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Biochim Biophys Acta. 1988 Aug 12;961(3):316-27.

Lipid peroxidation and phospholipase A2 activity in liposomes composed of unsaturated phospholipids: a structural basis for enzyme activation.

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  • 1University of Southern California, Institute for Toxicology, Los Angeles 90033.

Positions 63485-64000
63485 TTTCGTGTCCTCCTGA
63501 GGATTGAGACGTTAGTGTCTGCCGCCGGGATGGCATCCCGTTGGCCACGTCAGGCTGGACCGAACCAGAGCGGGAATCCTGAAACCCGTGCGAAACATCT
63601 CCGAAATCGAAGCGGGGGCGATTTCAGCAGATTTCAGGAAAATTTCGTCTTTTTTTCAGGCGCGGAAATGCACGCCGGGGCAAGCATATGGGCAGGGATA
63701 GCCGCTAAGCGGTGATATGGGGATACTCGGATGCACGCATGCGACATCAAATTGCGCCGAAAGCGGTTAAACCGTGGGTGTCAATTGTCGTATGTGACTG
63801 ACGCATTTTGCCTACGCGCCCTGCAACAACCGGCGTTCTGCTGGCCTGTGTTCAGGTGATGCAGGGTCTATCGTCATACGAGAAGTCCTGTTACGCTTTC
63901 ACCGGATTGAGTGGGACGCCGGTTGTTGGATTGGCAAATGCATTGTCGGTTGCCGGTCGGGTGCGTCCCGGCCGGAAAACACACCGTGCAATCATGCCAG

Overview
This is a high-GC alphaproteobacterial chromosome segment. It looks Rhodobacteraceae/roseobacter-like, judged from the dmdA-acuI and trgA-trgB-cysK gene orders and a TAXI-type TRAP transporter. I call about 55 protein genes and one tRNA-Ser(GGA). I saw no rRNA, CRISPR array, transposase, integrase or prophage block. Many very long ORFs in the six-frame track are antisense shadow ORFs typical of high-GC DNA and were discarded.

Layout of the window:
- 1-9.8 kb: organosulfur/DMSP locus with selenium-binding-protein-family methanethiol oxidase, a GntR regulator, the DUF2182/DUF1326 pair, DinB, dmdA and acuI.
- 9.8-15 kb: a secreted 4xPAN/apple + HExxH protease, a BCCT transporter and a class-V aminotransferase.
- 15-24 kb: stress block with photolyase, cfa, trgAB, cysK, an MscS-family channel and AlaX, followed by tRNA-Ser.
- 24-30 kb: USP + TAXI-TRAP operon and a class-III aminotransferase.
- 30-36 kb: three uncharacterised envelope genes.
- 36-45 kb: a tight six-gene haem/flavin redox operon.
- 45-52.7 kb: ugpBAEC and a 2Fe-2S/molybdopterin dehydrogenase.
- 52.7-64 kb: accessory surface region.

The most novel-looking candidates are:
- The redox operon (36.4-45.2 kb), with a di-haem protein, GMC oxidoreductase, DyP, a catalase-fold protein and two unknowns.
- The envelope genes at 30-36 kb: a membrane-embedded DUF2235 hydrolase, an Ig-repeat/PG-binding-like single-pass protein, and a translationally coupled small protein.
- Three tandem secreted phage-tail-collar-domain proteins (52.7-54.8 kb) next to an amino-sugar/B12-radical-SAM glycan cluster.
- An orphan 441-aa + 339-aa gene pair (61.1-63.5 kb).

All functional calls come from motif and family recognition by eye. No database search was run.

The effect of lipid peroxidation on membrane structure and phospholipase A2 activity was studied using liposomes composed of bovine liver phosphatidylcholine (PC) and phosphatidylethanolamine (PE). The phospholipids were mixed at set ratios and sonicated to yield small unilamellar vesicles. The liposome preparations were subjected to lipid peroxidation as induced by cumene hydroperoxide and hematin. Under these conditions, a sharp increase in lipid peroxidation was noted over a 30 min incubation period and was accompanied by loss of polyunsaturated fatty acids (PUFA). Liposomes enriched in PE were most extensively peroxidized with a preferred oxidation of this phospholipid. The extent of PC oxidation was also greater in liposomes containing the largest proportions of PE. Analysis of liposome anisotropy, via steady-state fluorescence polarization of diphenylhexatriene indicated that progressive increases in either PE content or the level of lipid peroxidation increased the apparent microviscosity of the vesicles. Moreover, lipid peroxidation increased anisotropy more effectively than variations in the ratios of PE vs. PC. Thus, peroxidation of 5-10% of the phospholipids produced the same anisotropy increase as a 20% increase in the ratio of PE vs. PC. Analysis of vesicle turbidity suggested that fusion was also more readily achieved through lipid peroxidation. When liposomes were incubated with 0.4 U/ml of snake venom phospholipase A2, a direct correlation was found between the degree of lipid peroxidation and the extent of phospholipid hydrolysis. The more unsaturated phospholipid, PE, was most extensively hydrolyzed following peroxidation. Increasing the proportion of PE also resulted in more extensive phospholipid hydrolysis. These findings indicate that lipid peroxidation produces a general increase in membrane viscosity which is associated with vesicle instability and enhanced phospholipase A2 attack. A structural basis for membrane phospholipase A2 activation as a consequence of lipid peroxidation is discussed in light of these findings.

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